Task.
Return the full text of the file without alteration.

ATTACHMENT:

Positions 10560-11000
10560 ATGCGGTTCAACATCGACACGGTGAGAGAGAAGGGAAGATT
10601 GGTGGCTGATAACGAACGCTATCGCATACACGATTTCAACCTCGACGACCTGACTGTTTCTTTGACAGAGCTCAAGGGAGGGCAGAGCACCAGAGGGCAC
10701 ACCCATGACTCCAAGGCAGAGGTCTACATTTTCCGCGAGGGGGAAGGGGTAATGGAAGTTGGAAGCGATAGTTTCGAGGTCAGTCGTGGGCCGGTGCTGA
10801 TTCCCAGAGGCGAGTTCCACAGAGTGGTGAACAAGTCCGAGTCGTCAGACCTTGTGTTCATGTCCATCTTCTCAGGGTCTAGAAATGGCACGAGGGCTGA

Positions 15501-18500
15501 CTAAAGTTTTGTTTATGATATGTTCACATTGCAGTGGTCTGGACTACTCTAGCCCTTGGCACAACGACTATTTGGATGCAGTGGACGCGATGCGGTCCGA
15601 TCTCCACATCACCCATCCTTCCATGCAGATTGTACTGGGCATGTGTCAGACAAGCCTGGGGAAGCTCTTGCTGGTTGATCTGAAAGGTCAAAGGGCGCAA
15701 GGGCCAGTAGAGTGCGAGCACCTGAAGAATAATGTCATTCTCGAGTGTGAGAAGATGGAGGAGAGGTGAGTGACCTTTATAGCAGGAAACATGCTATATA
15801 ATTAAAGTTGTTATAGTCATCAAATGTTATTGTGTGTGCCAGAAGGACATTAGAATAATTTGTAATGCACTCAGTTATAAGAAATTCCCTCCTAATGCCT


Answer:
Positions 10560-11000
10560 ATGCGGTTCAACATCGACACGGTGAGAGAGAAGGGAAGATT
10601 GGTGGCTGATAACGAACGCTATCGCATACACGATTTCAACCTCGACGACCTGACTGTTTCTTTGACAGAGCTCAAGGGAGGGCAGAGCACCAGAGGGCAC
10701 ACCCATGACTCCAAGGCAGAGGTCTACATTTTCCGCGAGGGGGAAGGGGTAATGGAAGTTGGAAGCGATAGTTTCGAGGTCAGTCGTGGGCCGGTGCTGA
10801 TTCCCAGAGGCGAGTTCCACAGAGTGGTGAACAAGTCCGAGTCGTCAGACCTTGTGTTCATGTCCATCTTCTCAGGGTCTAGAAATGGCACGAGGGCTGA

Positions 15501-18500
15501 CTAAAGTTTTGTTTATGATATGTTCACATTGCAGTGGTCTGGACTACTCTAGCCCTTGGCACAACGACTATTTGGATGCAGTGGACGCGATGCGGTCCGA
15601 TCTCCACATCACCCATCCTTCCATGCAGATTGTACTGGGCATGTGTCAGACAAGCCTGGGGAAGCTCTTGCTGGTTGATCTGAAAGGTCAAAGGGCGCAA
15701 GGGCCAGTAGAGTGCGAGCACCTGAAGAATAATGTCATTCTCGAGTGTGAGAAGATGGAGGAGAGGTGAGTGACCTTTATAGCAGGAAACATGCTATATA
15801 ATTAAAGTTGTTATAGTCATCAAATGTTATTGTGTGTGCCAGAAGGACATTAGAATAATTTGTAATGCACTCAGTTATAAGAAATTCCCTCCTAATGCCT